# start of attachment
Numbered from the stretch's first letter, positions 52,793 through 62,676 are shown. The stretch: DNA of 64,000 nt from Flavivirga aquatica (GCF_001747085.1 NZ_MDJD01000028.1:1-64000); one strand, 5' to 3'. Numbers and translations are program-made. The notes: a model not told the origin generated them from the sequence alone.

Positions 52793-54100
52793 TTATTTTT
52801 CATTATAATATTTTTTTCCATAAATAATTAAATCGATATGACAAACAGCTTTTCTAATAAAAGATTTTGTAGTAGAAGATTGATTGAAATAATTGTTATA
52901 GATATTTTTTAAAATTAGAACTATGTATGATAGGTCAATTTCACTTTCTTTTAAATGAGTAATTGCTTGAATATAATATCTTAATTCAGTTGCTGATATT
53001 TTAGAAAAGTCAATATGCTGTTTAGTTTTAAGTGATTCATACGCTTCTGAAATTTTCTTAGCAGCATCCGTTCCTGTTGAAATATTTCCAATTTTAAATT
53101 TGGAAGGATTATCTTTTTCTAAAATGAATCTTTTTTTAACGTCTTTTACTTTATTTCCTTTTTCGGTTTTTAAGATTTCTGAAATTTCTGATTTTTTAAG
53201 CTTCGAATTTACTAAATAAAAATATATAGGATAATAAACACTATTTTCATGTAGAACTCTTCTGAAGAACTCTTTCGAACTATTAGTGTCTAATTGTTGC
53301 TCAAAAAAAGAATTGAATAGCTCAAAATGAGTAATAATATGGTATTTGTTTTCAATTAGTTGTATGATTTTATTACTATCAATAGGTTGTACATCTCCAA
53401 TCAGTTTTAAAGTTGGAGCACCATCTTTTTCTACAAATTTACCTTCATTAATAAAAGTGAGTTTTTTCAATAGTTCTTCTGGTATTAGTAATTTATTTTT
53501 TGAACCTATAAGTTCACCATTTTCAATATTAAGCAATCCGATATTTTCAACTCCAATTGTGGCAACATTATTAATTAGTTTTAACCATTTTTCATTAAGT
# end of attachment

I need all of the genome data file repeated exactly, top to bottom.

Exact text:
Numbered from the stretch's first letter, positions 52,793 through 62,676 are shown. The stretch: DNA of 64,000 nt from Flavivirga aquatica (GCF_001747085.1 NZ_MDJD01000028.1:1-64000); one strand, 5' to 3'. Numbers and translations are program-made. The notes: a model not told the origin generated them from the sequence alone.

Positions 52793-54100
52793 TTATTTTT
52801 CATTATAATATTTTTTTCCATAAATAATTAAATCGATATGACAAACAGCTTTTCTAATAAAAGATTTTGTAGTAGAAGATTGATTGAAATAATTGTTATA
52901 GATATTTTTTAAAATTAGAACTATGTATGATAGGTCAATTTCACTTTCTTTTAAATGAGTAATTGCTTGAATATAATATCTTAATTCAGTTGCTGATATT
53001 TTAGAAAAGTCAATATGCTGTTTAGTTTTAAGTGATTCATACGCTTCTGAAATTTTCTTAGCAGCATCCGTTCCTGTTGAAATATTTCCAATTTTAAATT
53101 TGGAAGGATTATCTTTTTCTAAAATGAATCTTTTTTTAACGTCTTTTACTTTATTTCCTTTTTCGGTTTTTAAGATTTCTGAAATTTCTGATTTTTTAAG
53201 CTTCGAATTTACTAAATAAAAATATATAGGATAATAAACACTATTTTCATGTAGAACTCTTCTGAAGAACTCTTTCGAACTATTAGTGTCTAATTGTTGC
53301 TCAAAAAAAGAATTGAATAGCTCAAAATGAGTAATAATATGGTATTTGTTTTCAATTAGTTGTATGATTTTATTACTATCAATAGGTTGTACATCTCCAA
53401 TCAGTTTTAAAGTTGGAGCACCATCTTTTTCTACAAATTTACCTTCATTAATAAAAGTGAGTTTTTTCAATAGTTCTTCTGGTATTAGTAATTTATTTTT
53501 TGAACCTATAAGTTCACCATTTTCAATATTAAGCAATCCGATATTTTCAACTCCAATTGTGGCAACATTATTAATTAGTTTTAACCATTTTTCATTAAGT